Binuta Sudhakaran, Artist and Yoga Teacher
Yoga teacher Binuta Sudhakaran teaches in the Roots of Yoga Studio out of Davis, CA, and online and says that yoga can be for anyone who is human.
“Irrespective of whether you are old or young, athletic, flexible, spiritual, religious, or atheist, your yoga practice can meet and serve you wherever you are at the moment.”
Sudhakaran explains that yoga allows us to recognize and access our connection to the universe through stillness (meditation) or movement (asana). The practice can give us a sense of peace and grounding and help heal the stress and trauma stored in our physical body and bring us back to alignment with our relationships and environment.
“When I teach asana, I provide enough variety with modifications to suit different body types. My classes involve chanting—using sound to align energies—philosophy, alignment-based asana sequences, pranayama (loosely translated as breath control), and dhyana (meditation).”
She encourages all practitioners to access their inner wisdom while practicing so they can take what resonates with them and leave behind what does not.
“I am cognizant at all times that yoga is a spiritual tradition that has existed for many millennia, has traveled the world, and is constantly changing and evolving to connect to different cultures and bodies,” she explains.
Yoga’s Rich History and Meaning
Sudhakaran provides further background on the history of yoga, which dates back to a time before known language existed.
“The Pashupati seal, a clay seal of a figure seated in asana, dates back to the Indus Valley 5000 years ago. The oldest sacred text in existence, the Rig Veda, mentions yoga as a technique to still the mind. Physical poses, asanas, evolved much later, and even then, there were only about eight of them as preparation for meditation.”
She explains how yoga is a diverse body of knowledge that continually morphed and merged over time, borrowing from diverse Vedic, Tantric, and ascetic traditions. The third-century sage Patanjali codified the practice into eight steps or limbs (Ashtanga yoga), which is the precursor to modern yoga.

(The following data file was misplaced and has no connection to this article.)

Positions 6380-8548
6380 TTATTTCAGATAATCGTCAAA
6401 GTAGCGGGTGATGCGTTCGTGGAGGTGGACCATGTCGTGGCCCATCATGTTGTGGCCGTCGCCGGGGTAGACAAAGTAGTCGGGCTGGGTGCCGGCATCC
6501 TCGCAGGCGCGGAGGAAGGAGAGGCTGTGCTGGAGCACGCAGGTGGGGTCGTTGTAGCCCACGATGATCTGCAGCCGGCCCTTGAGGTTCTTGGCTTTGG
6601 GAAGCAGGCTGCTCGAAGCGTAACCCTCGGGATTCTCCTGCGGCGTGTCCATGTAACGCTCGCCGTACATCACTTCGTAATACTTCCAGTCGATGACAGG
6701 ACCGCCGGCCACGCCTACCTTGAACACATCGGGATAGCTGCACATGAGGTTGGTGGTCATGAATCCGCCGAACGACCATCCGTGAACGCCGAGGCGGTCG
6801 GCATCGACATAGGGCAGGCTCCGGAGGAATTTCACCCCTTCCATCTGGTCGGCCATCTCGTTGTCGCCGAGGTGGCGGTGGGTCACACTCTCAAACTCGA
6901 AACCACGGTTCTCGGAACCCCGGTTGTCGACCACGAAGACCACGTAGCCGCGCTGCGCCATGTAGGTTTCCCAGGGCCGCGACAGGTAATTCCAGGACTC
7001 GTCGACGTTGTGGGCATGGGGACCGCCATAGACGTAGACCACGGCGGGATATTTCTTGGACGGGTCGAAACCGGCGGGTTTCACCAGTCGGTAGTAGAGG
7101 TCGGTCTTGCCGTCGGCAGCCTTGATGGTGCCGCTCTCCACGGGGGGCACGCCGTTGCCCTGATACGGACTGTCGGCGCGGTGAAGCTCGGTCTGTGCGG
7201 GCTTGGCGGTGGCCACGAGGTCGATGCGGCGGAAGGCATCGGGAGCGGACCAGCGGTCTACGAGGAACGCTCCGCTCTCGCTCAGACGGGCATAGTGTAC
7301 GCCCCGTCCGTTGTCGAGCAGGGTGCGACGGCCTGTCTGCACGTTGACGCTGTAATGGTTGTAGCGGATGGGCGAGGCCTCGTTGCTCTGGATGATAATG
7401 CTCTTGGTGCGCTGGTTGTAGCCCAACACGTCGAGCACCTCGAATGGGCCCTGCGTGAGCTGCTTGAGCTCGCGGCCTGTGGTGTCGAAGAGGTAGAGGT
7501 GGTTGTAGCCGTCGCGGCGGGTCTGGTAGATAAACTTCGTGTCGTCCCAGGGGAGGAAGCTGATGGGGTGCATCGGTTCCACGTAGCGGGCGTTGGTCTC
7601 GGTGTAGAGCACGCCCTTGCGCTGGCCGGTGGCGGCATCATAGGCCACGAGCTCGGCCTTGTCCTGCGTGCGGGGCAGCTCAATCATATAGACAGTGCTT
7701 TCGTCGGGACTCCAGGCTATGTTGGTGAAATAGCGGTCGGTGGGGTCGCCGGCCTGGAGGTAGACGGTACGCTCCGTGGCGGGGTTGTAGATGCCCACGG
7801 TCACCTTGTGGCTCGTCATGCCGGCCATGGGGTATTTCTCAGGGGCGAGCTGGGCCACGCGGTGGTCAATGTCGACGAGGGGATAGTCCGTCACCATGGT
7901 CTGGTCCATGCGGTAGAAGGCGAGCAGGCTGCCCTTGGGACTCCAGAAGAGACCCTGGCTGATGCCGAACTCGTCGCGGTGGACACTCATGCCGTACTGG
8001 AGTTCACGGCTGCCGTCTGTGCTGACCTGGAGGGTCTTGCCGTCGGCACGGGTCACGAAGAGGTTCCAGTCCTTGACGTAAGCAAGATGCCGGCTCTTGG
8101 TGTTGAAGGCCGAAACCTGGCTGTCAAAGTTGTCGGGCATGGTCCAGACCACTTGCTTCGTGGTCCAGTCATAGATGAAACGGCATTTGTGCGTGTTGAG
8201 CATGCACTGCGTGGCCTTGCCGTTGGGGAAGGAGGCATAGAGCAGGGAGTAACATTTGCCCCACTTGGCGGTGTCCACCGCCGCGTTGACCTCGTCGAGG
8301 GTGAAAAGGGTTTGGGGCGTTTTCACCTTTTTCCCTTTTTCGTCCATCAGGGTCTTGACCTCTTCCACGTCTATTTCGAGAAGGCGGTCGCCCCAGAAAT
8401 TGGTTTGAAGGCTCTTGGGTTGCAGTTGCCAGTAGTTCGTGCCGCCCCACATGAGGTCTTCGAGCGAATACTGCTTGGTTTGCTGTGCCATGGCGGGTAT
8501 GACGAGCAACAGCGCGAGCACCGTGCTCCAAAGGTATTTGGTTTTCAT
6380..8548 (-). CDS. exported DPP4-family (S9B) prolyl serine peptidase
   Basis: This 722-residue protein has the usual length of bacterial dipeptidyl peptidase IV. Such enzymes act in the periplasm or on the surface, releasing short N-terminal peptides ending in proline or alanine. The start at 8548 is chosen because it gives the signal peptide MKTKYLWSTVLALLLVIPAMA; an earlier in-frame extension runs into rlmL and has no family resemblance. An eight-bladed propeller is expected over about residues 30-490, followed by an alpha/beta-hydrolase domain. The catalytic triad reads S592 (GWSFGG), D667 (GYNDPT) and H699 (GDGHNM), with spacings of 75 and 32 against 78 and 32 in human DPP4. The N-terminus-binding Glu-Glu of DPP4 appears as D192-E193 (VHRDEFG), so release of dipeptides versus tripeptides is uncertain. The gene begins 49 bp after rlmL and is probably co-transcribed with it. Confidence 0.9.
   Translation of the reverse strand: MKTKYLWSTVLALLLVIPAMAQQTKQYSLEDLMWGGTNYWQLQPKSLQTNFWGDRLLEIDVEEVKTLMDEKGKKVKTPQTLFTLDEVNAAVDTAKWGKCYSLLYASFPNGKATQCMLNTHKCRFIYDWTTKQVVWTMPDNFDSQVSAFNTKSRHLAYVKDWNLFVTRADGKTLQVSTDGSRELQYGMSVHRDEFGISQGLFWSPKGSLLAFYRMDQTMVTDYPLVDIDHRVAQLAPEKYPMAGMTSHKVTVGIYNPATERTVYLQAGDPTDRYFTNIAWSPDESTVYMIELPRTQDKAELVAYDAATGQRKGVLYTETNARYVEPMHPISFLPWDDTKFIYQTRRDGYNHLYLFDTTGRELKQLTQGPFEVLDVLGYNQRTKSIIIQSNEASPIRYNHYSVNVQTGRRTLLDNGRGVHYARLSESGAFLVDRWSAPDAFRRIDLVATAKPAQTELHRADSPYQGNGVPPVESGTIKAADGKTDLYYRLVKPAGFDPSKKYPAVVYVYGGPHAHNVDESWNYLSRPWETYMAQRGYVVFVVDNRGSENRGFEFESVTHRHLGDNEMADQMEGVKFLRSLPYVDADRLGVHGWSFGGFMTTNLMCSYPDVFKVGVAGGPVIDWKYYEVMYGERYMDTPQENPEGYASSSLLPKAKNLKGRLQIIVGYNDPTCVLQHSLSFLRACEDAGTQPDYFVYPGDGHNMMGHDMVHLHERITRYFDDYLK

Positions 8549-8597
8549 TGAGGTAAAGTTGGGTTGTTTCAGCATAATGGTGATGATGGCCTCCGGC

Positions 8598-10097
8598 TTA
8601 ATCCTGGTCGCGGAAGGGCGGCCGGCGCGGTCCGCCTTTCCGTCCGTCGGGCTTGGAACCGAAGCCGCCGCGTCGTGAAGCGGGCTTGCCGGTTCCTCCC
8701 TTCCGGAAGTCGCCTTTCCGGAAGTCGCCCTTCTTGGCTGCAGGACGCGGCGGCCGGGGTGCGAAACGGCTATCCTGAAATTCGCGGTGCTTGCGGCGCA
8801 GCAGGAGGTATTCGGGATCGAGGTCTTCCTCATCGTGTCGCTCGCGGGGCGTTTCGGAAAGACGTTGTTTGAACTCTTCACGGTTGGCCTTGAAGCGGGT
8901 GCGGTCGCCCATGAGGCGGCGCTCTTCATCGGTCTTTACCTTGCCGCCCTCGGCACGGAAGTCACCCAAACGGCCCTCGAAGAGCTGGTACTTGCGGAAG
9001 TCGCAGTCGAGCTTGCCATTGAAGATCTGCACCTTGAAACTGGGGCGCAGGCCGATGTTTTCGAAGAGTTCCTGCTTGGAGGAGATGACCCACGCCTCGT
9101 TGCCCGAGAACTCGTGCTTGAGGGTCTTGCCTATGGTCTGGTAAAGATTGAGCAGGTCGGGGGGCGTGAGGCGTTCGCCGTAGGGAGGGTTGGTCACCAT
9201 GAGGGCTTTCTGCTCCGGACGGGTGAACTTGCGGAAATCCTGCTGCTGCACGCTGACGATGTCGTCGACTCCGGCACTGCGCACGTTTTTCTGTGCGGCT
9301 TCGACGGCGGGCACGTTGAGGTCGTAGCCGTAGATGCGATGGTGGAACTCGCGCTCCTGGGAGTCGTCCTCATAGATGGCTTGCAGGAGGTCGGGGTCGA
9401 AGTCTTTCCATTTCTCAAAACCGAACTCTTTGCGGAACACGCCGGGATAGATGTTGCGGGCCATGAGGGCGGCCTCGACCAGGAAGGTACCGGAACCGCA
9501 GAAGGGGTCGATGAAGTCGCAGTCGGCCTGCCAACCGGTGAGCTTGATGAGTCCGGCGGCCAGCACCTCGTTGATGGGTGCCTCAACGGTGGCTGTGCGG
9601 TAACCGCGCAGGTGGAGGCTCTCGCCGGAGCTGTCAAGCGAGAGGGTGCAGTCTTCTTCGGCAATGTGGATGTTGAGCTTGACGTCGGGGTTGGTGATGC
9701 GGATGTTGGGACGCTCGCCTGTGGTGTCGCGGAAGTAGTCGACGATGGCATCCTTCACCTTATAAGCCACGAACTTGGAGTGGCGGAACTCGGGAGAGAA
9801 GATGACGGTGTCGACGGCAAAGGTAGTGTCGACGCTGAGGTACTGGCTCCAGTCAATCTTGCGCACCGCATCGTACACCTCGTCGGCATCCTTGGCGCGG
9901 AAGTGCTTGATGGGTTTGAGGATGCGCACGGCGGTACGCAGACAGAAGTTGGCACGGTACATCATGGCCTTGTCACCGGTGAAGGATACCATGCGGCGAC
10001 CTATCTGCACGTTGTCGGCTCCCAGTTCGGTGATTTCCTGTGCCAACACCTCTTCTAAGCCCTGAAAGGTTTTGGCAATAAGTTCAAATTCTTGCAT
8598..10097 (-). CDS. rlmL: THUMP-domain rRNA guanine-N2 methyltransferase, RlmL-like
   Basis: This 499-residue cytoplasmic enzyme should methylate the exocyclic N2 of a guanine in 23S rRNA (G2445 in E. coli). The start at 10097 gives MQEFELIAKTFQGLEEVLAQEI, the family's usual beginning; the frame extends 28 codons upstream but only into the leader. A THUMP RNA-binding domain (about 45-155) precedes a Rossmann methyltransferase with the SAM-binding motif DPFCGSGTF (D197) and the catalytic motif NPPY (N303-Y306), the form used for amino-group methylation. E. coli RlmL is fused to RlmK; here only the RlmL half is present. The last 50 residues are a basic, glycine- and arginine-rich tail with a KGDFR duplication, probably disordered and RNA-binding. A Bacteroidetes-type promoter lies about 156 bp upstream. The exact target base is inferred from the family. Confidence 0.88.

During the British colonization of India, the more esoteric elements were banned or went underground, leaving the focus on physical movement. This was the form of yoga that was exported to the Western world.
When asked how Westerners and non-South Asians can practice yoga respectfully without cultural appropriation, she again highlights that yoga can be for everyone who approaches it with curiosity.
“Staying open and curious about our experiences at every moment helps us recognize when we’re appropriating practices to mold to our worldview. Recognizing that we’re a conduit of learning and approaching these practices as they are, and not through the lens of our personal experience, allows us to access the deeper meaning of yoga.”
Sudhakaran’s Personal Practice
Sudhakaran started her personal yoga practice as a six-year-old when her dad sat her and her sisters down in lotus pose for 20 minutes a day, reciting chants, nursery rhymes, and multiplication tables.
“It was torture then, but after a while, I was drawn to the peace and calm, and it became part of my morning routine.”